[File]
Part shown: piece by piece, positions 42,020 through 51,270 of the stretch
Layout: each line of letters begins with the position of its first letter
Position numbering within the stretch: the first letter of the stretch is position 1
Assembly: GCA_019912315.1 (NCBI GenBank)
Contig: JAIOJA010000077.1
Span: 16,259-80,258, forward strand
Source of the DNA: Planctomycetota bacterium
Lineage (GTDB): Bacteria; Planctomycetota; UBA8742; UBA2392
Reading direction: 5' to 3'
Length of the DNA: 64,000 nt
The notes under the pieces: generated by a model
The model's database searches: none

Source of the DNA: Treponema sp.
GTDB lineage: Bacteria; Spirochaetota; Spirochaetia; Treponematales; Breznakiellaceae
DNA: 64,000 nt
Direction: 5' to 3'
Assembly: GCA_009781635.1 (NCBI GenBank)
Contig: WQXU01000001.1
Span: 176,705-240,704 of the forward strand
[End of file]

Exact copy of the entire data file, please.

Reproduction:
Part shown: piece by piece, positions 42,020 through 51,270 of the stretch
Layout: each line of letters begins with the position of its first letter
Position numbering within the stretch: the first letter of the stretch is position 1
Assembly: GCA_019912315.1 (NCBI GenBank)
Contig: JAIOJA010000077.1
Span: 16,259-80,258, forward strand
Source of the DNA: Planctomycetota bacterium
Lineage (GTDB): Bacteria; Planctomycetota; UBA8742; UBA2392
Reading direction: 5' to 3'
Length of the DNA: 64,000 nt
The notes under the pieces: generated by a model
The model's database searches: none

Source of the DNA: Treponema sp.
GTDB lineage: Bacteria; Spirochaetota; Spirochaetia; Treponematales; Breznakiellaceae
DNA: 64,000 nt
Direction: 5' to 3'
Assembly: GCA_009781635.1 (NCBI GenBank)
Contig: WQXU01000001.1
Span: 176,705-240,704 of the forward strand